The bad news for sledders, skiers and snowmachiners: Alaska is suffering a sprawling shortage of snow, with every region below normal amid an unusually warm autumn.
But the low snow might be a good sign — in the state’s most populous city.
“Anchorage is just a statistical oddity,” said Brian Brettschneider, a climate researcher with the University of Alaska Fairbanks. "In years with low snow through November, the city more times that not ended up having more snow than subsequent years.”
He cautioned: “This is not a forecast” that more snow is coming.
But it "offers a glimmer of hope for people in Anchorage hoping for more snow,” said Brettschneider, who highlighted the seasonal switches on his Twitter page, after crunching historical data.
The mountains surrounding Anchorage add uncertainty to weather patterns, helping create those changes, he said. In the rest of the state, early winter weather patterns are more likely to last through the season, his data shows.
Yes, there is hope for Anchorage, said Rick Thoman, a climate specialist with the Alaska Center for Climate Assessment and Policy at UAF.
But there are no guarantees when it comes to weather in Alaska.
“Anything can happen,” Thoman said.
So far, snowfall is low everywhere, including every major weather station in Alaska, Brettschneider said Saturday.
“We’re at 39 percent of normal snowfall around the state,” he said.
Cold Bay on the Alaska Peninsula hasn’t recorded a lick of snow, he said. It should have 9.7 inches.
Snowfall in Bethel hasn’t been this low since 1924, when a trace of snow had been recorded by Nov. 23, said Brettschneider.
One-tenth of an inch has fallen in Bethel this year, he said. They should have close to 15 inches by now.
Welcome to the new normal in the Southwest Alaska city, said Ron Kaiser. The big snow dumps of the past are increasingly rare.
His son, musher Pete Kaiser, no longer trains his teams with sled-pulling this time of year. It’s too dangerous without enough snow for braking, and no cushion if he’s tossed to the ground. The dogs are currently pulling four-wheelers instead.
“I can’t remember the last time we had good snow conditions early in winter,” Ron Kaiser said.
Fairbanks is doing better than many other areas, recording 14 inches of snow, below the normal 22.9 inches by Nov. 23, Brettschneider said.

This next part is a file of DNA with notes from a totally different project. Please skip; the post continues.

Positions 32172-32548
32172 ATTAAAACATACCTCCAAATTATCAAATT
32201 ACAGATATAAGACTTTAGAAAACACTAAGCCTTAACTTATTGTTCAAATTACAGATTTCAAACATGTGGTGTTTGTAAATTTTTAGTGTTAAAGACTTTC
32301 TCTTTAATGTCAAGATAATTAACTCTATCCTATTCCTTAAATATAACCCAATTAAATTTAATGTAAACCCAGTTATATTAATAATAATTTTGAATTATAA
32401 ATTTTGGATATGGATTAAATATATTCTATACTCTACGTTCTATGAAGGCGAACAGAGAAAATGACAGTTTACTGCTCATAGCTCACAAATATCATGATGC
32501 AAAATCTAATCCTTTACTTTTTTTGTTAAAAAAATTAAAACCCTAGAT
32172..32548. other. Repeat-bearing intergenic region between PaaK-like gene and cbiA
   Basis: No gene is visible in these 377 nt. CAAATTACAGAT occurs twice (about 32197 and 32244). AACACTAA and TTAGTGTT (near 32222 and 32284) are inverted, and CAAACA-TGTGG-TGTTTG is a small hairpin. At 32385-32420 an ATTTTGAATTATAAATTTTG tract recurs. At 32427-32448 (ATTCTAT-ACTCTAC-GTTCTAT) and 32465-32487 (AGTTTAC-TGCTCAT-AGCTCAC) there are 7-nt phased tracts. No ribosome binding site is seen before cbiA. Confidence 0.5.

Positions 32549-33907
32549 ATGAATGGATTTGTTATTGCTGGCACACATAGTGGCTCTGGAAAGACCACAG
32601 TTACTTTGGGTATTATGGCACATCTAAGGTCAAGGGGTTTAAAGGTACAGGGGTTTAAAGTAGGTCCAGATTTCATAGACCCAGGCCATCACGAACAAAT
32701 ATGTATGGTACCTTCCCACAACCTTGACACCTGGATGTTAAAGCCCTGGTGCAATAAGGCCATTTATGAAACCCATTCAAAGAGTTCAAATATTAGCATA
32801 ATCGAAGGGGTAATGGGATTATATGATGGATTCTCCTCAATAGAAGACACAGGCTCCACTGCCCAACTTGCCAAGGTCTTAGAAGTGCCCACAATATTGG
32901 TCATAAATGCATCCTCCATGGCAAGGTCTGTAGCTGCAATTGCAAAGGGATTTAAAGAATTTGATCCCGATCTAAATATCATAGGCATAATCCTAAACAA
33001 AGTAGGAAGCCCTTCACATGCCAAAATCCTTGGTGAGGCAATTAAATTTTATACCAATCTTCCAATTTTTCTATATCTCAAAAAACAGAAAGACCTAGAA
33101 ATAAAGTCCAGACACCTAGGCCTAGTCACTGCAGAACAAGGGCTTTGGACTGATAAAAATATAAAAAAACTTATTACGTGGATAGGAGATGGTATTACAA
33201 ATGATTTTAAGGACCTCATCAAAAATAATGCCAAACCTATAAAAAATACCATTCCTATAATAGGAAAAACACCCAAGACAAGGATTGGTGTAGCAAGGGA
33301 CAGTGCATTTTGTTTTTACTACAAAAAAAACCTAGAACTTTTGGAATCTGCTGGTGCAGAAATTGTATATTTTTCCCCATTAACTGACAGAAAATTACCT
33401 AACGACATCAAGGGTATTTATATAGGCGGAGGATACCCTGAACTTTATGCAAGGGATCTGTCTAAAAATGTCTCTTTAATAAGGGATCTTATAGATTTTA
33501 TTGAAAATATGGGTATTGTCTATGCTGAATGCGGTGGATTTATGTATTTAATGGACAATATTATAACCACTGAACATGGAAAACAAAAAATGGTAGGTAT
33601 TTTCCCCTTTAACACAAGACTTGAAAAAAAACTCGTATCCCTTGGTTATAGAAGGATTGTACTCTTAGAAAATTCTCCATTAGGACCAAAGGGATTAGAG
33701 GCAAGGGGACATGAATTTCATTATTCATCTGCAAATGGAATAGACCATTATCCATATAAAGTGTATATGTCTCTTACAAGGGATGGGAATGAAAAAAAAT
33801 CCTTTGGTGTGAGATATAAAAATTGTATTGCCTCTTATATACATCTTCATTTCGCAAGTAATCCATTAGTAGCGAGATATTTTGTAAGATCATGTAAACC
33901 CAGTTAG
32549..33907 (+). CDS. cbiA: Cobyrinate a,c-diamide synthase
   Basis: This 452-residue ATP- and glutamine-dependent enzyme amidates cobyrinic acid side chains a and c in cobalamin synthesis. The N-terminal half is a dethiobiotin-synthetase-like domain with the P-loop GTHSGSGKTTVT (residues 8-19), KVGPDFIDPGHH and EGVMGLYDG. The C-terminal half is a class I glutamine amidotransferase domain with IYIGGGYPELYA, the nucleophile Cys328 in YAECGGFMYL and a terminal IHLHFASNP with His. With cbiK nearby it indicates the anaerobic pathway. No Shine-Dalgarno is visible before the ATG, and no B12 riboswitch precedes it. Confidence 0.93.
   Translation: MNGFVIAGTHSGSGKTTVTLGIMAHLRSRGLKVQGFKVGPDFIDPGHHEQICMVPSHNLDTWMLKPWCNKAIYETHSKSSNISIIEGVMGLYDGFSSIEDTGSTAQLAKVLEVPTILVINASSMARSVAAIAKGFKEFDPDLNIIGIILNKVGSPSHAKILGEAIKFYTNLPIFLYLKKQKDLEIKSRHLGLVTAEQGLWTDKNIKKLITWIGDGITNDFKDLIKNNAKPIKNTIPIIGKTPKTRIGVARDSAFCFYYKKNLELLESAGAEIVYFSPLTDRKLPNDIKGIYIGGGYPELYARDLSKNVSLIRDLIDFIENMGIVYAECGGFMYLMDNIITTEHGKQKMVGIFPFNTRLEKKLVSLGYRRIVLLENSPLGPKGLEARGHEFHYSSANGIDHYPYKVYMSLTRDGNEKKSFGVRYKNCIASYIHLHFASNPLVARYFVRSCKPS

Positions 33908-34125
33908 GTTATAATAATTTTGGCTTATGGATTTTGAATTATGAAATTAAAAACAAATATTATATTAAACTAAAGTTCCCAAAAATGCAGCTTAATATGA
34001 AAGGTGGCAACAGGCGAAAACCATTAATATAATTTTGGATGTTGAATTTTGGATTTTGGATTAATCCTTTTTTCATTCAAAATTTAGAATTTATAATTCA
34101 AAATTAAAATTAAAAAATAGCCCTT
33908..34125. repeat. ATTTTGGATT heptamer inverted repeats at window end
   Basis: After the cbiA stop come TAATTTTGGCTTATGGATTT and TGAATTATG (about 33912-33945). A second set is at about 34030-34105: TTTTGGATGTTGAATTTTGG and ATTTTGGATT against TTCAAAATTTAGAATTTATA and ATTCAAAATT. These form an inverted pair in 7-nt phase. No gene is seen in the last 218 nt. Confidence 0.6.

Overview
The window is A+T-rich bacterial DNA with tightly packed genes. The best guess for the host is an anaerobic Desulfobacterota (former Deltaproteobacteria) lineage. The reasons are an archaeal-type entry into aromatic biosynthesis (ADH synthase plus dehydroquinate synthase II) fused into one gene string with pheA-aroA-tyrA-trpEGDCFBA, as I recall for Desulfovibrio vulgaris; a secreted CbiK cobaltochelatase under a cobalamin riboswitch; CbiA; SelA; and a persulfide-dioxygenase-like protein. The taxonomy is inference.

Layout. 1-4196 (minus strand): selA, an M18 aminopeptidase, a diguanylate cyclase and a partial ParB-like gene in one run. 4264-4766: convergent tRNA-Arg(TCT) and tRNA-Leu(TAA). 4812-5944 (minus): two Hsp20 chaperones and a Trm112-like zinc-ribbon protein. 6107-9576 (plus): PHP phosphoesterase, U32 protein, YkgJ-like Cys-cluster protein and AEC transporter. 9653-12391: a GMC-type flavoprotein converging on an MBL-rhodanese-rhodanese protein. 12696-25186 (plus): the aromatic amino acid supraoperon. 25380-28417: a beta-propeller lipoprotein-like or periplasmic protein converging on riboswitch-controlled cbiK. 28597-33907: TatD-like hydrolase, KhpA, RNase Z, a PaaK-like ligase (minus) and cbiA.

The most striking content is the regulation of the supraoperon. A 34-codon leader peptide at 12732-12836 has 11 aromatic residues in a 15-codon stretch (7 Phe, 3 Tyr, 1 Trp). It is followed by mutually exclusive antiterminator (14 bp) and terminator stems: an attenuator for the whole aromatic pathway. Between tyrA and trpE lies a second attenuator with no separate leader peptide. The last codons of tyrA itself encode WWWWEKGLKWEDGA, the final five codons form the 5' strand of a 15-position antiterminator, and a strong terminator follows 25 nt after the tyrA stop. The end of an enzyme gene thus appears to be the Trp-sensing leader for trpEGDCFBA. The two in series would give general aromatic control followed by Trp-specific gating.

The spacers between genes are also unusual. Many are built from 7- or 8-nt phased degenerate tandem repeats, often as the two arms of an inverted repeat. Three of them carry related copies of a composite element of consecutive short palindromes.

After an “abysmal" October, a reasonably snowy November is helping Fairbanks recover, said Thoman, a Fairbanks resident.
Brettschneider blames the limited statewide snow on two factors: a general lack of precipitation, and unusual warmth that often produces rain instead of snow.
Utqiagvik in the Arctic has had 14.9 inches as of Saturday, below the normal 19.2.
Juneau has had 3.2 inches, below the normal 9.9 by now, he said.
Anchorage had seen 2.3 inches of snow by Saturday, below the normal 17.7. (By Sunday afternoon, another half-inch of snow had fallen, according to the National Weather Service.)
The Anchorage Fire Department is watching the situation warily, said Chief Jodie Hettrick.
Fire risk will jump sharply if the snow drought continues through spring, especially in wild areas across town where the spruce bark beetle has killed trees.
If things don’t turn, the department will step up the fire-prevention efforts it’s already planning, she said.
“We’ll be really concerned about wildland fire risk on places like the Hillside, Kincaid Park, Stuckagain Heights,” she said.
History offers some hope for Anchorage, said Brettschneider.
Two years ago, the city had less than 4 inches of snow though November, but higher-than-normal snowfall by season’s end pushed the total to almost 80 inches. A similar switch happened in other years, too, including in winter of 2012-13, he said.
Complicating this year’s picture for Anchorage is that an El Nino weather pattern appears to be in progress, where warm surface temperatures in the equatorial Pacific influence weather in Alaska, Thoman said.
Recent El Nino winters have brought low snowfall to Southcentral Alaska, he said.
“That puts thumbs on the scale,” Thoman said.